Rod concluded, “At times we may think we have forgiven and then we are hit again with resentment and anger. When we feel confused by our tendency to revisit those feelings, it’s important to realize that forgiveness is an ongoing process that takes time. We must apply patience to this process and give ourselves credit for every small degree of success, knowing we’ll have more later on. Over time we come to realize that an unforgiving heart hurts us more than it hurts the person who may have offended us. We learn that forgiveness is not about them, it’s about us!”
I’ve learned that I cannot change the past but that I can change the way I perceive the whole situation in order to get unstuck from the past. For me, writing is an amazing tool in that process; I find it especially beneficial in the quiet morning hours. As I write, the Holy Ghost often reveals to me truths I had not suspected – or had forgotten. Writing about a situation often softens my heart toward others, and helps me see the hurt they were carrying, and helps me see that my judgment of them is often the thing that needs to be changed.
I often find through writing that I have dropped the hurt and anger and have allowed myself to move on. In so doing I am in that moment accessing the Atonement in my own life and showing my faith in the Atonement in the lives of others as well.
The height and depth and breadth of the Atonement are breath-taking. Boyd K. Packer gave this assurance: “I repeat, save for the exception of the very few who defect to perdition, there is no habit, no addiction, no rebellion, no transgression, no apostasy, no crime exempted from the promise of complete forgiveness. That is the promise of the atonement of Christ.” (Ensign, Nov. 1995, 20).
In his book The Broken Heart, Bruce Hafen said, “While it is true that we can achieve no other success that will in fact compensate for our failures within or outside our homes, there is a success that compensates when we cannot – after all we can do in good faith. That success is the Atonement of Jesus Christ, whose influence can mend what for us is beyond repair.
“The Atonement compensates not only for our sins, but for our errors in judgment, our mistakes made through ignorance, and the hurtful effects of others’ poor choices in our lives.” Oh, how my heart resonates to the assurance and peace in those words!
President James E. Faust said, “All of us benefit from the transcendent blessings of the Atonement and the Resurrection, through which the divine healing process can work in our lives. The hurt can be replaced by the joy the Savior promised … Through faith and righteousness all of the inequities, injuries, and pains of this life can be fully compensated for and made right.” (Ensign, Nov. 1996, 52)
Elder Orson F. Whitney said: “You parents of the wilful and the wayward! Don’t give them up. Don’t cast them off. They are not utterly lost. The Shepherd will find his sheep. They were his before they were yours – long before he entrusted them to your care – and you cannot begin to love them as he loves them. They have but strayed in ignorance from the Path of Right, and God is merciful to ignorance. Only the fulness of knowledge brings the fulness of accountability. Our Heavenly Father is far more merciful, infinitely more charitable, than even the best of his servants, and the Everlasting Gospel is mightier in power to save than our narrow finite minds can comprehend …
“The Prophet Joseph Smith declared … ‘Though some of the sheep may wander, the eye of the Shepherd is upon them, and sooner or later they will feel the tentacles of Divine Providence reaching out after them and drawing them back to the fold. Either in this life or the life to come, they will return. They will have to pay their debt to justice; they will suffer for their sins; and may tread a thorny path; but if it leads them at last, like the penitent Prodigal, to a loving and forgiving father’s heart and home, the painful experience will not have been in vain. Pray for your careless and disobedient children; hold on to them with your faith. Hope on, trust on, till you see the salvation of God.’” (Conference Report, Apr. 1929, p. 110.)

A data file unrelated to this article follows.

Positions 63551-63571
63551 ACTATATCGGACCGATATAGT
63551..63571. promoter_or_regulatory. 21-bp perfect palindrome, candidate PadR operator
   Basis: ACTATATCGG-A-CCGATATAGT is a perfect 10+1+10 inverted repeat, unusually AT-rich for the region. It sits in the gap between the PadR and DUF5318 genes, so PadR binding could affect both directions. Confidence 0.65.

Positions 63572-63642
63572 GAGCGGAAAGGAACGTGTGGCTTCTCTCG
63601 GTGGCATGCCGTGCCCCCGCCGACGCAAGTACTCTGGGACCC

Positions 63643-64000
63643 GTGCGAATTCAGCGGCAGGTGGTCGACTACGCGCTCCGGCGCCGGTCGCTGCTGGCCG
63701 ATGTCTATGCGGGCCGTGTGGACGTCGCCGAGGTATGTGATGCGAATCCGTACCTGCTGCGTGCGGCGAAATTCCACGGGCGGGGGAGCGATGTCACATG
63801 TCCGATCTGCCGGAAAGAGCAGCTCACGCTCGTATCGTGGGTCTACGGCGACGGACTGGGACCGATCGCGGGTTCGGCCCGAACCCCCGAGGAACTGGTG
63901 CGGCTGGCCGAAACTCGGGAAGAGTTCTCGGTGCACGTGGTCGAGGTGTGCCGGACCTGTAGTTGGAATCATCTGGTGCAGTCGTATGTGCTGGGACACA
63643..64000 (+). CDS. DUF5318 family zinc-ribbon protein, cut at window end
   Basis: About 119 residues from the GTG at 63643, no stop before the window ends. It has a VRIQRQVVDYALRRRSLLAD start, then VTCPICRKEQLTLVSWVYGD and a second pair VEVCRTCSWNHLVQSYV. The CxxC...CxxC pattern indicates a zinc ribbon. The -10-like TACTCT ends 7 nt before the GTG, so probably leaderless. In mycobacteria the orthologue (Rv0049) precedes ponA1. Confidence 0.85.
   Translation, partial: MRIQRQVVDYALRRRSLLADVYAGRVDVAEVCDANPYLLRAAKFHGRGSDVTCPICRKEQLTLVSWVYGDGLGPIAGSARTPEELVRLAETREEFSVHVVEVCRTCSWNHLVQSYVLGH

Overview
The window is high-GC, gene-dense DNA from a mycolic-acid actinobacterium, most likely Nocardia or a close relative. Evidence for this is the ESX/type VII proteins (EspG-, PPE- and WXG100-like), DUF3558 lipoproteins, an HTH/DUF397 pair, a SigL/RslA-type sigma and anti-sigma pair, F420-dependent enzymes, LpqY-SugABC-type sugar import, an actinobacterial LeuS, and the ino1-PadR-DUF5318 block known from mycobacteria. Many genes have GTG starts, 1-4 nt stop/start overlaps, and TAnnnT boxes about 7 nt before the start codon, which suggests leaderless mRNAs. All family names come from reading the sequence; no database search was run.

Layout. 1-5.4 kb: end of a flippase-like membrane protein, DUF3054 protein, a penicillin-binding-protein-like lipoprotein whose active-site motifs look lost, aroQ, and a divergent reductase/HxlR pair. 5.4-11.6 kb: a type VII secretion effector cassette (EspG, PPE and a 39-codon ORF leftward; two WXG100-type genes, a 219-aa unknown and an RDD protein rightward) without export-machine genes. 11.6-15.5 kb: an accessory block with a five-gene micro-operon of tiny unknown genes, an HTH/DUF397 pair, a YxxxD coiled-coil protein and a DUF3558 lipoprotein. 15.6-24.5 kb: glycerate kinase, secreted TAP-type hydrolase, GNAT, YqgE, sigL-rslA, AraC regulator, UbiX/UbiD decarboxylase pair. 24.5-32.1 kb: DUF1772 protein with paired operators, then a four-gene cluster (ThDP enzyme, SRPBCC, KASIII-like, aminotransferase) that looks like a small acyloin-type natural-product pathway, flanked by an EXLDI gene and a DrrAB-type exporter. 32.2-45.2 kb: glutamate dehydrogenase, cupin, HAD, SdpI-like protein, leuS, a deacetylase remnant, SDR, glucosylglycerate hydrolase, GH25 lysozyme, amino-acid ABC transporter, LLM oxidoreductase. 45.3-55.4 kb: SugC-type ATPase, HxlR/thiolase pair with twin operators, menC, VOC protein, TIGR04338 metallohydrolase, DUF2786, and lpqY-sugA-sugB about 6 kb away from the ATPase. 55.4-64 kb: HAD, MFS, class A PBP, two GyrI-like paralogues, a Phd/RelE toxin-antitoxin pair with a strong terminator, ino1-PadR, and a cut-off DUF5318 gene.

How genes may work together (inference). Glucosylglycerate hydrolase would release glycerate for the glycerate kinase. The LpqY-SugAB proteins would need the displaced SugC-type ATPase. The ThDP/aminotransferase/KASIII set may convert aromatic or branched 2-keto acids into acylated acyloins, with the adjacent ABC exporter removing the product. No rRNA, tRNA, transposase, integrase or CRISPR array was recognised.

Peace Tiptoes into Our Souls and Hope Prevails
I suspect that the adversities and unfulfilled expectations of my life may be the very expectations He had for me in order to teach me what I most need to learn. In D&C 111:11, the Savior promised, “I will order all things for your good … as fast as ye are able to receive them.” I need to place my faith and trust in His will and in His timetable. No matter how short or long the time required, as long as I am sincerely trying to do the best I can with my limited ability I will eventually be able to fully forgive, and feel forgiven. I will overcome through Christ. I have the promise of our Good Shepherd that He will stay by my side through it all. The pain of my lost dreams – for myself and for Brian – is not necessarily evidence of injustice or that I am irreparably flawed, but evidence that the Lord has much to teach me, that His will is different from my will. The Savior doesn’t want me to beat myself up when I recognize these things; he wants me to turn and live! He wants me to feel His love and to know I am his beloved child, to know that all righteous desires that are His will can yet be filled.
I know the Lord understands and will help me overcome every pattern that is not for my best good and growth. He will help me fight my inner battles. He will make up the difference between what I lack and what is required, until the victory is complete and I am fully His.
A dear friend e-mailed: “I know that you will find peace of heart as your armor of faith girds you up. The wonderful knowledge is that peace of heart does come. We don’t know when it comes. But it tiptoes quietly into our souls and whispers to us that all will be well. God has the plan and it has not all been revealed to us. Our job is to trust in Him. It is a journey in learning how to trust and accept that all will be well.”
I love these words from “How Firm a Foundation” (Hymn 85)
When through the deep waters I call thee to go,
The rivers of sorrow shall not thee o’erflow.
For I will be with thee, thy troubles to bless,
And sanctify to thee thy deepest distress.
When through fiery trials thy pathway shall lie,
My grace, all sufficient, shall by thy supply.
The flame shall not hurt thee; I only design
Thy dross to consume and thy gold to refine.
The Lord’s grace, through His Atonement, is all sufficient. Through His power we can forgive and be forgiven. Through his mercy we can give and receive Christlike love. Through His refining fire we – and our errant children – can become gold.